Building Information Modeling – BIM for short – is a process that facilitates the collaborative exchange of data throughout all phases of the lifecycle of a building. BIM allows for all data to be readily viewed and updated in a convenient virtual model easily accessible by any project team member. Data is arguably what drives BIM and makes it successful, allowing team members from all disciplines to save time, money and rework throughout the entire project.

Most of the time, when people consider BIM, they equate it with construction or design, but perhaps not manufacturing. But the manufacturers may actually be the most credible and useful data source in terms of creating and optimizing the model: they can provide designers with crucial component information – geometry, performance data, etc. – to incorporate in the model. This can prevent errors in the workflow later on.

BIM is also useful for manufacturers because it incentivizes design teams to purchase and utilize their suggested products for the final design because they can easily access the data and geometry that already indicates how things fit and look within the model. This idea additionally applies to construction teams, because if the information about your products is easy to find, then workers can more simply ensure your materials adhere to their set specifications and requirements. Manufacturers can also figure out which products design and construction teams are simply looking at as opposed to actually buying and installing: that’s effective for costs and inventory, and also serves as inadvertent market research.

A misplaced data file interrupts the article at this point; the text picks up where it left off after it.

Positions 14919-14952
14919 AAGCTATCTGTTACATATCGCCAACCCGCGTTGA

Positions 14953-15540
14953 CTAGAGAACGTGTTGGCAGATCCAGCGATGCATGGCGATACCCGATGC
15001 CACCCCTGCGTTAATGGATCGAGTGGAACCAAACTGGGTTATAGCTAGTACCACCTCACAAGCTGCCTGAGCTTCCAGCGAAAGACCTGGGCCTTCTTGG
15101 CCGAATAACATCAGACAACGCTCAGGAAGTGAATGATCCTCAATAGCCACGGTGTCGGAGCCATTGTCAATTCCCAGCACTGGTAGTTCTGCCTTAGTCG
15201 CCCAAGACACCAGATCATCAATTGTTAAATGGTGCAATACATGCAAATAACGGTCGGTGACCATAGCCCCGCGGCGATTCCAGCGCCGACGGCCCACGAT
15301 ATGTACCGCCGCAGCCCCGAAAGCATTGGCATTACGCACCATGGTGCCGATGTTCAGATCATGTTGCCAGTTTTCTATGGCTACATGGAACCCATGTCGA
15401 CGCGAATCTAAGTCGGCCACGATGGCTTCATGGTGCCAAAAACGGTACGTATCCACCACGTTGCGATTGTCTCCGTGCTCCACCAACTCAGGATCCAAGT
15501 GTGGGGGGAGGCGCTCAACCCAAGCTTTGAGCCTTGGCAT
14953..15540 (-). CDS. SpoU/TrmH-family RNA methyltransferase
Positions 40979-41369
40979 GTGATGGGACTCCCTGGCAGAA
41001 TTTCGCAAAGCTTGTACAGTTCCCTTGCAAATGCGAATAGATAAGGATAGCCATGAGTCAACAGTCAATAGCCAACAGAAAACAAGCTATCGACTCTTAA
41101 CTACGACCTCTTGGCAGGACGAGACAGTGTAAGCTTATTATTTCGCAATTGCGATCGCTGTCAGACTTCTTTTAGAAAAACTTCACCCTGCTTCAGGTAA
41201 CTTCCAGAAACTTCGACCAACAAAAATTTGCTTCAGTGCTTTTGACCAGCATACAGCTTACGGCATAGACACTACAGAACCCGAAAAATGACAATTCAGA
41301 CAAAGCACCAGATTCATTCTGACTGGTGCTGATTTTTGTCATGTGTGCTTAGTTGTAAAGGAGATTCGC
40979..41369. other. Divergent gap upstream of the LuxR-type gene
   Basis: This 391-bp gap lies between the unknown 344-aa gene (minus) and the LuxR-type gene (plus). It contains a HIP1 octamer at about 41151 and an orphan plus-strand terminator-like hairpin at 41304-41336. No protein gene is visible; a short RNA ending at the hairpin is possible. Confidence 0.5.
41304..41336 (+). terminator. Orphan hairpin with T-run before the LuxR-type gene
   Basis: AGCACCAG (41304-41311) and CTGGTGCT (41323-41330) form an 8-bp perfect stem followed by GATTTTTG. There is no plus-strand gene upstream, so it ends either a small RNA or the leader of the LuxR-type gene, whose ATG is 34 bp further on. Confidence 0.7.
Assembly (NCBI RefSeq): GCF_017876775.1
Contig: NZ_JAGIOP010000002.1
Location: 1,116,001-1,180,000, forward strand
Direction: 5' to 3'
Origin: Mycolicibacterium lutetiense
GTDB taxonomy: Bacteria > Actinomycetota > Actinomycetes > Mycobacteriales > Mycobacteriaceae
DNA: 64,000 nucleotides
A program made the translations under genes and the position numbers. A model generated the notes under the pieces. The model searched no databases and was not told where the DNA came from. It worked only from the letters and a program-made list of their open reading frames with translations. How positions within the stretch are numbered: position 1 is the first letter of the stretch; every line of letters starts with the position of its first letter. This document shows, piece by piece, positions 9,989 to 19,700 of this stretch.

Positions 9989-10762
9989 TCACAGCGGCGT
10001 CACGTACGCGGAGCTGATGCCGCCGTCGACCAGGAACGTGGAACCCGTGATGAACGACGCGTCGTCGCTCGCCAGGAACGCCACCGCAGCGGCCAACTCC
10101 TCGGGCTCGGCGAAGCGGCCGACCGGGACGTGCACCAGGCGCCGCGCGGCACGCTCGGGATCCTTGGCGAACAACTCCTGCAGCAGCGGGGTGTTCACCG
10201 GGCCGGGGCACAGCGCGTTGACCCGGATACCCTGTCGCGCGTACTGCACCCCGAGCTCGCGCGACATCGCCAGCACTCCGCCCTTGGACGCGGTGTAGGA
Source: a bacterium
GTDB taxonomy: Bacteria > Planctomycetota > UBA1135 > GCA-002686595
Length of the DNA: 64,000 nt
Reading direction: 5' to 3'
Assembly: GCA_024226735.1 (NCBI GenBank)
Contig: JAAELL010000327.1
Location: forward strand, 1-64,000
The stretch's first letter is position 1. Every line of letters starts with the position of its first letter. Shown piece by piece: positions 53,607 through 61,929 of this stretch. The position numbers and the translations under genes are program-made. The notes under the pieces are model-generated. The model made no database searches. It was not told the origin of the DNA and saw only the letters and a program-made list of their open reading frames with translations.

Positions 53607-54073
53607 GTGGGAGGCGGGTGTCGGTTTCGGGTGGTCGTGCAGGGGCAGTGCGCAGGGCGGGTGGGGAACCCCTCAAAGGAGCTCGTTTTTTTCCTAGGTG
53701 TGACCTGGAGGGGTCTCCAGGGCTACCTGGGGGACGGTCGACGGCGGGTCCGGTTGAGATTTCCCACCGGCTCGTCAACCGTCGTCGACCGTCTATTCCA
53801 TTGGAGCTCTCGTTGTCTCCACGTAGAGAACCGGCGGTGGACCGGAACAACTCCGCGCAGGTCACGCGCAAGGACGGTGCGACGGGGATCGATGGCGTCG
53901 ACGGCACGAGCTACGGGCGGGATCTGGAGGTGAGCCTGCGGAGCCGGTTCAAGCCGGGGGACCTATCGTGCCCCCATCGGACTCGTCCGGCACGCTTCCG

In other words, BIM improves the project lifecycle for all disciplines because it saves time and money by having relevant data readily accessible: architecture, construction and manufacturing disciplines can all collaborate within one model, which can be updated in real time.

BIM is not a methodology a firm can adopt overnight. Rigorous implementation, transition, and training are necessary to master and utilize the appropriate software, namely Autodesk Revit. But despite this, people realize the long-term benefits are well worth it: BIM use has skyrocketed this past decade. It’s up to manufacturers to learn how to collaborate with other disciplines through BIM: saving time, boosting productivity and efficiency, as well as cost and rework savings, besides the obvious benefit of keeping up with industry trends and ahead of the competition. If manufacturers accommodate other disciplines by making the overall lifecycle more simplified and streamlined, business growth will speak for itself.